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Wednesday, 14 January 2009 14:56

Growing plants from seeds — the basics

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Editor’s note: (This is the second of a 3-part series on growing plants from seeds.)

Growing plants from seeds can save you money, and give you many more plant varieties to choose from. If you provide the conditions they need, seeds will germinate and grow into healthy plants. Here’s how to get them growing.

 

Growing medium

What you plant the seeds in is important. The medium must be fine-textured and uniform; well aerated, but capable of holding moisture; have low fertility; and be free of insects, weeds and diseases.

The most popular starting media are peat-based, with vermiculite, perlite, or ground pine bark added. You’ll find these in seed starting kits at the home center or nursery, or in seed catalogs. Don’t use garden soil, potting soil, or topsoil: they are too heavy and do not drain well enough for germinating seeds and growing tiny seedlings.

 

Containers

Many different plastic containers for starting seeds are available. Compressed peat pots and peat pellets (that expand when soaked in water) are also good choices. But a wide variety of household containers will do just as well. Butter tubs, Styrofoam cups, cut-off beverage cartons, or anything else you have will work. Poke several holes in the bottom to allow for drainage. Wash the container completely, then sterilize by soaking in a 1% bleach solution for a few minutes, and allow to dry.

 

Sowing

Some terms need clarifying. Most seeds are sown in a “seed flat.” Seedlings are transplanted into a “pot.” Seeds that will not be transplanted are sown directly in the “pot” where they will grow. Seed flats and pots may be placed in “trays” that allow watering the plants from the bottom.

The seed packet will tell you how far in advance of the last frost date to sow the seeds. The traditional last frost date in Haywood County is May 15th. Planting too soon results in plants that are too large to transplant easily. Planting too late delays flowering and fruiting. If no planting depth is recommended on the packet, cover the seeds only to their thickness. Don’t cover very small seeds at all. Separate seeds by a half inch or so; this will make transplanting easier. Cover the seed flat with clear plastic to keep the medium from drying out. Place the flat in a tray with enough water in it to cover the holes in the bottom of the container. Put the tray and seed flat in a warm, well-lit place, but not in direct sunlight. Monitor daily to insure enough water is in the tray.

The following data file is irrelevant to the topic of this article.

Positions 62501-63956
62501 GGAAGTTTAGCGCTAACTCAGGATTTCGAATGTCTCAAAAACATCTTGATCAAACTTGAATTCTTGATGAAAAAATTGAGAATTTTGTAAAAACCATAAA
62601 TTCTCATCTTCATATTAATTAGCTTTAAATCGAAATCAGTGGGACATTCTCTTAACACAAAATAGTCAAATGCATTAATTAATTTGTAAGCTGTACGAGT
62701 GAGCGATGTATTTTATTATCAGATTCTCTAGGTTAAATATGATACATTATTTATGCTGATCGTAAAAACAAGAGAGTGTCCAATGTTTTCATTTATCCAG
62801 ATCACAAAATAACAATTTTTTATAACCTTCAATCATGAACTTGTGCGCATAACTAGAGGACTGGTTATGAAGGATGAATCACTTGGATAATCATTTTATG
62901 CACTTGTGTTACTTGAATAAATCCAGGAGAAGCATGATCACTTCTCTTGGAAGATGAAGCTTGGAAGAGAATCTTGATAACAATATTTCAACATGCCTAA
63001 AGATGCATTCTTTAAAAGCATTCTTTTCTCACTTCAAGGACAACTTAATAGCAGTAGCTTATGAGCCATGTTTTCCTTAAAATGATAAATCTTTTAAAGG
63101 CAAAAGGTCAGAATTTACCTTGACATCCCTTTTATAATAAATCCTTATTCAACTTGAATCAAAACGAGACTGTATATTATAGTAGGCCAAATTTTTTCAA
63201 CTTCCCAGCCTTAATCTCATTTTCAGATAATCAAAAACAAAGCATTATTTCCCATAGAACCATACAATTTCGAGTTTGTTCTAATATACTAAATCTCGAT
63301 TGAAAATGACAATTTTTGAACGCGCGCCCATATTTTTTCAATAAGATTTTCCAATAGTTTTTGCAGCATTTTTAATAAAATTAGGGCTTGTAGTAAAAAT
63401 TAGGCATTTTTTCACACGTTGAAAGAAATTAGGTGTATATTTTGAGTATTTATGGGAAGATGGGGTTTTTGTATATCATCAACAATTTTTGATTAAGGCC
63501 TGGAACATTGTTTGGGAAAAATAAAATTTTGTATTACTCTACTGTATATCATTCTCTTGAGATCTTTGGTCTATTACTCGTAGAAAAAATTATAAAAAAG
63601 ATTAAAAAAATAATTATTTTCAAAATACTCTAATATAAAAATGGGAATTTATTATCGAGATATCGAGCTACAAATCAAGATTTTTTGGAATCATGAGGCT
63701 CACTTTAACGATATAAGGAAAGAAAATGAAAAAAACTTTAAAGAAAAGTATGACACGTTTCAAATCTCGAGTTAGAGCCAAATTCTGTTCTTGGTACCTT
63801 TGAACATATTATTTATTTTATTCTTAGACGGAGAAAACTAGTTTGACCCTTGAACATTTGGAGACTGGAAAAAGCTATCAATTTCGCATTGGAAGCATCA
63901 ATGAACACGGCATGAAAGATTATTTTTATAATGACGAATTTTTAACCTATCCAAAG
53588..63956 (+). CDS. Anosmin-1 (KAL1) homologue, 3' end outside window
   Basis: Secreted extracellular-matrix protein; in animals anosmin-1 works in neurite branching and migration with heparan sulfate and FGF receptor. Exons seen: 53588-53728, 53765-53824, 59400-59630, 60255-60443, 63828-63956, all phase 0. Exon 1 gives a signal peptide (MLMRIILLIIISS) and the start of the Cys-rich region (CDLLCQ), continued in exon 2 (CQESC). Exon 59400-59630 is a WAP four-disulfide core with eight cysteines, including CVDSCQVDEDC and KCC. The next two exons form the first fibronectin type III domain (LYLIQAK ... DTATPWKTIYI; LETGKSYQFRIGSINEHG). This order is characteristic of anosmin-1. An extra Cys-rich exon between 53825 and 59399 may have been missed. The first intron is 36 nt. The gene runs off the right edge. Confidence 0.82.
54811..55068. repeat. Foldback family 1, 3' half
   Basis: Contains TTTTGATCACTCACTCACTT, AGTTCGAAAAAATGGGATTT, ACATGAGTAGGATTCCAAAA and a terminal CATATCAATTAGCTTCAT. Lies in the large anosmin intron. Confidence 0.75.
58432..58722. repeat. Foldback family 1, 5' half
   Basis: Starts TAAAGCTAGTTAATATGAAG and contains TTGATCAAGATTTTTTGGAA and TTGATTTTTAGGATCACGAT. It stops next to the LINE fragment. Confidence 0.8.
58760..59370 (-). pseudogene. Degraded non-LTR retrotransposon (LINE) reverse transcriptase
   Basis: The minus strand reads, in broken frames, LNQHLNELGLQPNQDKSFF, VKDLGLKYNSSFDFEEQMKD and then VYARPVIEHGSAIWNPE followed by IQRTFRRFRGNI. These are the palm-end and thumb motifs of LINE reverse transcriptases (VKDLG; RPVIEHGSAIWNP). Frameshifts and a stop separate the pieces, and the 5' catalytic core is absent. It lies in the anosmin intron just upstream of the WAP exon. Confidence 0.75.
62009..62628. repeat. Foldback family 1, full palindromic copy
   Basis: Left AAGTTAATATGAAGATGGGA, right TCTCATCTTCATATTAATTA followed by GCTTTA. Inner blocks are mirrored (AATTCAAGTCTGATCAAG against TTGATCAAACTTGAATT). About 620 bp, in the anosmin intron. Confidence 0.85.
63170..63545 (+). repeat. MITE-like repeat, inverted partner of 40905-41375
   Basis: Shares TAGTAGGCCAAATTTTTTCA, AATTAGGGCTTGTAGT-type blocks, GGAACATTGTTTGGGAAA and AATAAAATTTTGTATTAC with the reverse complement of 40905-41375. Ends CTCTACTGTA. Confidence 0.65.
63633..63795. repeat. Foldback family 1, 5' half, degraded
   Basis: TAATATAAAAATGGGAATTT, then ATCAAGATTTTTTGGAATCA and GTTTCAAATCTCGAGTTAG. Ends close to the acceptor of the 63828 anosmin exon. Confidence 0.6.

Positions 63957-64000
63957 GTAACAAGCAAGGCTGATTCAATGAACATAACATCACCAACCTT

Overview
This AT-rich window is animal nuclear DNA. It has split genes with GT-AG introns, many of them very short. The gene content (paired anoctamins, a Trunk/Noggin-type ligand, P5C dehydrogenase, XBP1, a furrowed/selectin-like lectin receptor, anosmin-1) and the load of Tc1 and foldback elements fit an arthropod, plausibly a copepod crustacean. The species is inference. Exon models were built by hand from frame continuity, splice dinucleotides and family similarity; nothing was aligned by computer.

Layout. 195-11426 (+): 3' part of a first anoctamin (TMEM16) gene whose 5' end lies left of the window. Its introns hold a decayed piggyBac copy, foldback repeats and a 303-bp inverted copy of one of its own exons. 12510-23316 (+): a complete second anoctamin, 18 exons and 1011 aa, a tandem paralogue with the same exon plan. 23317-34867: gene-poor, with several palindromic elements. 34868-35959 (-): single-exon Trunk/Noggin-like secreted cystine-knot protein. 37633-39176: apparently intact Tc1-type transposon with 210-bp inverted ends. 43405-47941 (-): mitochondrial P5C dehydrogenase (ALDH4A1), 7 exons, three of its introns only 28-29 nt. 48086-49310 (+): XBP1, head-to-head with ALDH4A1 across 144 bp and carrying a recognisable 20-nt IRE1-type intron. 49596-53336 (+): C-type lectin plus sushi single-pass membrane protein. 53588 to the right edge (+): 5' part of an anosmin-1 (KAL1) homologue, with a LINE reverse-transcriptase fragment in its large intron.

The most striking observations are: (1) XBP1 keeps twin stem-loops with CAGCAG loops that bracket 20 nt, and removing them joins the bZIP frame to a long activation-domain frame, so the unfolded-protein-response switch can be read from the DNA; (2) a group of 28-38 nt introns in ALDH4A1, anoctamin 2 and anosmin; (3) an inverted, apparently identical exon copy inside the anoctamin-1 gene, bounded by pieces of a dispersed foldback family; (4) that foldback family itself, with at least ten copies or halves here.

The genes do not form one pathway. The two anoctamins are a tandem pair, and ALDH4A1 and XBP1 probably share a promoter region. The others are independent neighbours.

Transplanting

After the seedlings emerge, remove the plastic cover. When the first true leaves (“second leaves”) appear, transplant into pots. Use a plastic knife or pointed craft stick to dig out a seedling, picking it up by the leaves (holding a seedling by the stem may permanently damage it.) Plant in a pot at about the same level it was growing in the seed flat.

Transplant only the number of seedlings you are going to use (with a safety factor built in.) Discard the others, however cruel this may seem, unless you wish to raise plants for your entire community. For example, if I need 25 petunias for a specific flower bed, I’ll plant 35 to 40 seeds, and transplant the best 30 seedlings. After planting outside I keep the 5 extra plants for a few days to make sure all the plants in the ground survive. Then I give the extras away.

You can sow some seeds directly in the pot that the seedling will grow in without transplanting. For example, sow 3 tomato seeds in each pot, then snip off all but the best seedling. Sowing directly into pots is best for hard-to-transplant varieties; check the seed packet for information.

Fertilize every two weeks with half-strength liquid fertilizer. Add water and fertilizer to the tray (instead of pouring on top of the seedlings, which can displace enough medium to expose their roots.) Keep the seedlings in a brightly lit area, but not in direct sunlight.

And that’s all there is to starting seeds indoors!

 

Other notes

Cleanliness is essential in your indoor greenhouse. Maintain this area as if it were your kitchen. If you bring plants in from outside to winter in the house, keep them elsewhere, because they are likely sources for insects that can infect your seedlings and be a general nuisance.

To move plants outside, slowly adapt them to outside conditions over a couple of weeks. Give them only filtered shade at first, and gradually allow them to see more and more sunlight. Then they’ll be ready for your beds or outdoor containers. This is called “hardening off.”

Don’t go on an extended vacation. This isn’t a whole lot of work, but it does require at least a couple minutes of attention every day or two. Seedlings allowed to go bone dry will not be happy.

Jim Janke is a Master Gardener Volunteer in Haywood County. For more information call the Haywood County Extension Center at 828.456.3575.

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